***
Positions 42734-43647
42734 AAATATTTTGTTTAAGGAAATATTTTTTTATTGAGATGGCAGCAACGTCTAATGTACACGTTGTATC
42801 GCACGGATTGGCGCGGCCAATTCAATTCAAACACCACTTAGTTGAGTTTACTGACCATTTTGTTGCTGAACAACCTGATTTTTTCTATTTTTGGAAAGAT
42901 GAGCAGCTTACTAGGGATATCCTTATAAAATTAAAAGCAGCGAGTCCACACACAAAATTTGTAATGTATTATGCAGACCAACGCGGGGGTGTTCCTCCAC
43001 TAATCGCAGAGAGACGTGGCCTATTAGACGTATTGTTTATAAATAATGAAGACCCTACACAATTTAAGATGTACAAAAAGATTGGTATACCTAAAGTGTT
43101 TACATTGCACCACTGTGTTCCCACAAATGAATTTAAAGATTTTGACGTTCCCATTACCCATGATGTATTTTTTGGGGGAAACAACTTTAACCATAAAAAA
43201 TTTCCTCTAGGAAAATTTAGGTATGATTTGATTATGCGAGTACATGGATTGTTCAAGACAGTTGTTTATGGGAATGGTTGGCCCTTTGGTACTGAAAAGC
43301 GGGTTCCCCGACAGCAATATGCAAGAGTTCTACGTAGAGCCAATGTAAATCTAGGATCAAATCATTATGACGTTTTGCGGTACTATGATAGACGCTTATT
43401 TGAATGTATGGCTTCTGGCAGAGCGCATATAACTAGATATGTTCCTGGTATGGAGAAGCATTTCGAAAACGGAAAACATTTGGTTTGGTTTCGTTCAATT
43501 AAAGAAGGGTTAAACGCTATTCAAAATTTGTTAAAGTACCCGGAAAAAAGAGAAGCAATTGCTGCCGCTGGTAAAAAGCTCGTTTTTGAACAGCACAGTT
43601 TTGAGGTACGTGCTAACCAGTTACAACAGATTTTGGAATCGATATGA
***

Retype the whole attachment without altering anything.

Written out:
Positions 42734-43647
42734 AAATATTTTGTTTAAGGAAATATTTTTTTATTGAGATGGCAGCAACGTCTAATGTACACGTTGTATC
42801 GCACGGATTGGCGCGGCCAATTCAATTCAAACACCACTTAGTTGAGTTTACTGACCATTTTGTTGCTGAACAACCTGATTTTTTCTATTTTTGGAAAGAT
42901 GAGCAGCTTACTAGGGATATCCTTATAAAATTAAAAGCAGCGAGTCCACACACAAAATTTGTAATGTATTATGCAGACCAACGCGGGGGTGTTCCTCCAC
43001 TAATCGCAGAGAGACGTGGCCTATTAGACGTATTGTTTATAAATAATGAAGACCCTACACAATTTAAGATGTACAAAAAGATTGGTATACCTAAAGTGTT
43101 TACATTGCACCACTGTGTTCCCACAAATGAATTTAAAGATTTTGACGTTCCCATTACCCATGATGTATTTTTTGGGGGAAACAACTTTAACCATAAAAAA
43201 TTTCCTCTAGGAAAATTTAGGTATGATTTGATTATGCGAGTACATGGATTGTTCAAGACAGTTGTTTATGGGAATGGTTGGCCCTTTGGTACTGAAAAGC
43301 GGGTTCCCCGACAGCAATATGCAAGAGTTCTACGTAGAGCCAATGTAAATCTAGGATCAAATCATTATGACGTTTTGCGGTACTATGATAGACGCTTATT
43401 TGAATGTATGGCTTCTGGCAGAGCGCATATAACTAGATATGTTCCTGGTATGGAGAAGCATTTCGAAAACGGAAAACATTTGGTTTGGTTTCGTTCAATT
43501 AAAGAAGGGTTAAACGCTATTCAAAATTTGTTAAAGTACCCGGAAAAAAGAGAAGCAATTGCTGCCGCTGGTAAAAAGCTCGTTTTTGAACAGCACAGTT
43601 TTGAGGTACGTGCTAACCAGTTACAACAGATTTTGGAATCGATATGA